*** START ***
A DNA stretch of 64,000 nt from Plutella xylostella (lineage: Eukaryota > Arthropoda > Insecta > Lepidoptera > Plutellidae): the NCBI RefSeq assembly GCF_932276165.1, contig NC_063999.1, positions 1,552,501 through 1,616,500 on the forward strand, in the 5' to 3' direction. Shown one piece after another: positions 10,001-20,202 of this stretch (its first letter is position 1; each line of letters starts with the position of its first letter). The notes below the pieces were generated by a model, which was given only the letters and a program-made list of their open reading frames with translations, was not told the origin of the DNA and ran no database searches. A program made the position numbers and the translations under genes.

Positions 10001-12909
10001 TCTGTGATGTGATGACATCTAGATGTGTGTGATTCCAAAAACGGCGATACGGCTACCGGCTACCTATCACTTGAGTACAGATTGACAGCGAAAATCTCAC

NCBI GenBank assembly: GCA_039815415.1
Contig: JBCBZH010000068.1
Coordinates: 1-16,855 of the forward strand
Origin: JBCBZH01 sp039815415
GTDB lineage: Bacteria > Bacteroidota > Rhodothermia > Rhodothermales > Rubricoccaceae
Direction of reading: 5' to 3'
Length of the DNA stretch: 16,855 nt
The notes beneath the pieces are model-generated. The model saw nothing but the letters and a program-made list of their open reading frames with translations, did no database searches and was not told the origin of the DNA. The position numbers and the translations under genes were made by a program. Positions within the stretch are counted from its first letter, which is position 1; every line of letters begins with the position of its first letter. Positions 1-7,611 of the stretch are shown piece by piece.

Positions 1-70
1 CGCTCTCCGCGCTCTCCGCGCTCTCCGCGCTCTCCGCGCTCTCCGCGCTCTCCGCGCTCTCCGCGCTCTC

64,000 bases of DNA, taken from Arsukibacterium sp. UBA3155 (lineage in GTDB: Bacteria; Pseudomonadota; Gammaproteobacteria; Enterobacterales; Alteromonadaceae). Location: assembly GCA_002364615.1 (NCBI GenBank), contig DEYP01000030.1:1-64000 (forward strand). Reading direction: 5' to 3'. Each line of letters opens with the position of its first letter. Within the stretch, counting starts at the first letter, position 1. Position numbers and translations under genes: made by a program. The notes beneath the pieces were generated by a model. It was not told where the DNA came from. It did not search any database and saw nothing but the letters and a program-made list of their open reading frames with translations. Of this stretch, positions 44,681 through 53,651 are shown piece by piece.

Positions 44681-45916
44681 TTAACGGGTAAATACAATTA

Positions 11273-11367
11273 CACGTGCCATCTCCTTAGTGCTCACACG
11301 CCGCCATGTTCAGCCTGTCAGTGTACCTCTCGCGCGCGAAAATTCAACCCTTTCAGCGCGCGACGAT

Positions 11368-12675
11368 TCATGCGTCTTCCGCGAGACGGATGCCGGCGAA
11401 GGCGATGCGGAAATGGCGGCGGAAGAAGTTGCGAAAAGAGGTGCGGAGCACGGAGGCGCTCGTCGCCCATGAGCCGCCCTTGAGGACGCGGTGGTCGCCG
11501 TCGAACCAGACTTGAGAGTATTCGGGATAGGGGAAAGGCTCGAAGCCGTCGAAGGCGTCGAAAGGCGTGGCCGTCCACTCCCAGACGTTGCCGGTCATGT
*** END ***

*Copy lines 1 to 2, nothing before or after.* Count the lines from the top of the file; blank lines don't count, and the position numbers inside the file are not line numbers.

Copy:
A DNA stretch of 64,000 nt from Plutella xylostella (lineage: Eukaryota > Arthropoda > Insecta > Lepidoptera > Plutellidae): the NCBI RefSeq assembly GCF_932276165.1, contig NC_063999.1, positions 1,552,501 through 1,616,500 on the forward strand, in the 5' to 3' direction. Shown one piece after another: positions 10,001-20,202 of this stretch (its first letter is position 1; each line of letters starts with the position of its first letter). The notes below the pieces were generated by a model, which was given only the letters and a program-made list of their open reading frames with translations, was not told the origin of the DNA and ran no database searches. A program made the position numbers and the translations under genes.

Positions 10001-12909